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Client Credentials

The Client Credentials grant type is typically used when the client (the application) is acting on its own behalf. This means that there is no actual end-user interaction in the process. The client is the owner of the resources and can act on them. The communication between these types of applications and the Tapkey Web APIs is also known as machine-to-machine communication.


The Client Credentials grant type MUST only be used by confidential clients, e.g. server-side applications.


Client credential clients are handled like regular user accounts. When they are created, they don't have any permissions assigned at first. They are independent of the user who created the client credential client and don't inherit this user's permissions). E.g.: In order to manage a certain owner account, the client credentials client needs to be assigned the co-admin permission. Read Tapkey Web APIs section to get more details.


Please note that there is a difference between scopes and permissions. Scopes indicate which endpoints the client is allowed to access, while permissions define which data the client is allowed to access via these endpoints.

Client Application Acting on Behalf of an Owner Account

From the RFC 6749 Section 4.4:

[…] the client is requesting access to the protected resources under its control, or those of another resource owner that have been previously arranged with the authorization server […]

Within the Tapkey ecosystem this translates to: A client application using the Client Credentials grant type is able to act on behalf of a corresponding service account, which can be granted access to one or more owner accounts. This can be done by making the client's corresponding service account a co-administrator of each individual owner account you wish the client to control. This procedure is described on the registration page.

The Client Credentials Flow

  1. Authentication: The client authenticates against the authorization server using its credentials and requests an access token
  2. Authorization: The authorization server validates the client's authentication request and, if valid, returns an access token
  3. Accessing protected resources: The client uses the access token to access the Tapkey Web APIs (e.g. the Tapkey Access Management Web API)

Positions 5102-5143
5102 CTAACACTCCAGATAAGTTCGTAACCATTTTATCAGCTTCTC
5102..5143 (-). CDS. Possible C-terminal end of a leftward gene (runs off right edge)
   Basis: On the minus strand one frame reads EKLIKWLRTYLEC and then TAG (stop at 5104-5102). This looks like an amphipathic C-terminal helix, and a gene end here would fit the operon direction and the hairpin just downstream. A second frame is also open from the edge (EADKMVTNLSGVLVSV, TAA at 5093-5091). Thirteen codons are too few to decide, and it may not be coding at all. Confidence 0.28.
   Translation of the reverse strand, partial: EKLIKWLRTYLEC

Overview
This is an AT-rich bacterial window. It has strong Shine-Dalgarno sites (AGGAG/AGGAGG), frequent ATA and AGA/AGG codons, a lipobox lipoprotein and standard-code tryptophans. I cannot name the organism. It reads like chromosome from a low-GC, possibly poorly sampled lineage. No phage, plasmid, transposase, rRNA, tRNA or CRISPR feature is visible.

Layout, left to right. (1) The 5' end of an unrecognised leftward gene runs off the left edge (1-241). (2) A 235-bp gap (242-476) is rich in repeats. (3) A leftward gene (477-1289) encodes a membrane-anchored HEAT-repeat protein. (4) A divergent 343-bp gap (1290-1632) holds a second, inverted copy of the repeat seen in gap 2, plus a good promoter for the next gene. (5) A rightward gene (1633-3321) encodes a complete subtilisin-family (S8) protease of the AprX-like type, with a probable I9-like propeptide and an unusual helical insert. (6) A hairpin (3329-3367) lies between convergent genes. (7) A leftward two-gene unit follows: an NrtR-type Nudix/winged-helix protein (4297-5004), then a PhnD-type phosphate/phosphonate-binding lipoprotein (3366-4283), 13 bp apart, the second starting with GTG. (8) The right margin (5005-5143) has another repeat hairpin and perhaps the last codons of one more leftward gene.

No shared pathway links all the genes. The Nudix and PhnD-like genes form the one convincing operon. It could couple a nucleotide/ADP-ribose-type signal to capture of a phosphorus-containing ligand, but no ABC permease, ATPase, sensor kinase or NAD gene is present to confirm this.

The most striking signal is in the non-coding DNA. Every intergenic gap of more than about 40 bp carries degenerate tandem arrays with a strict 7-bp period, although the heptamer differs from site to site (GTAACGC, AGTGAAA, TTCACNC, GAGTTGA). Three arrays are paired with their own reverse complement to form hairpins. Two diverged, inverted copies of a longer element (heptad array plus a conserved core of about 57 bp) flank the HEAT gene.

Authentication and authorization

The client sends a request to the token endpoint


with the following parameters using the application/x-www-form-urlencoded format with a character encoding of UTF-8 in the request body

Name Description
client_id Required. The client ID as issued during the Tapkey OAuth client application process.
client_secret Required. The client secret as issued during the Tapkey OAuth client application process.
scope Required. A space delimited list of scopes. The available scopes can be found here.
grant_type Required. Must be set to client_credentials.

The client is returned an access token in exchange.


Refresh tokens are not supported for the Client Credentials grant type.

The following snippet shows an exemplary response of a token request:

  "access_token": "eyJhbGciOiJSUzI1NiIsImtpZCI6Ij...j8vltwIXCCxGV2D9xm82tx-A",
  "expires_in": 3600,
  "token_type": "Bearer",

Accessing protected resources

Tapkey Web APIs

After obtaining an access token, it can be used to call the Tapkey Web APIs to manage grants, view logs or query the users locks. Take a look at the available operations to learn about the endpoints Tapkey provides.


Please note that clients using the Client Credentials flow neither act on behalf of the user who created the client, nor are able to access the owner account that holds the OAuth client. Instead, a service account that corresponds to the OAuth client is created. The service account is identified by an email in the form of <id>, which is shown in the client's details.

Follow these instructions to grant a service account access to an owner account.

The following snippet demonstrates an exemplary call to the Tapkey Access Management Web API, requesting the owner accounts which this OAuth client can manage.

RFC 6750

The authorization method used in this example is specified in section 2.1 of RFC 6750.


Authorization: Bearer eyJhbGciOiJSUz...O-YbBq8F7086rQi-kEbERp4dA3r0WonpHnmYcXEnA

will return the owner accounts which this OAuth client can manage (i.e. is co-administrator), e.g.:

    "id": "1",
    "name": "Home",
    "active": true
    "id": "2",
    "name": "Office",
    "active": true


If this operation returns an empty result ([]), your client is most likely lacking access to any owner accounts. Use the corresponding service account email to grant the client co-administrator privileges on those owner accounts, that should be managed by the OAuth client.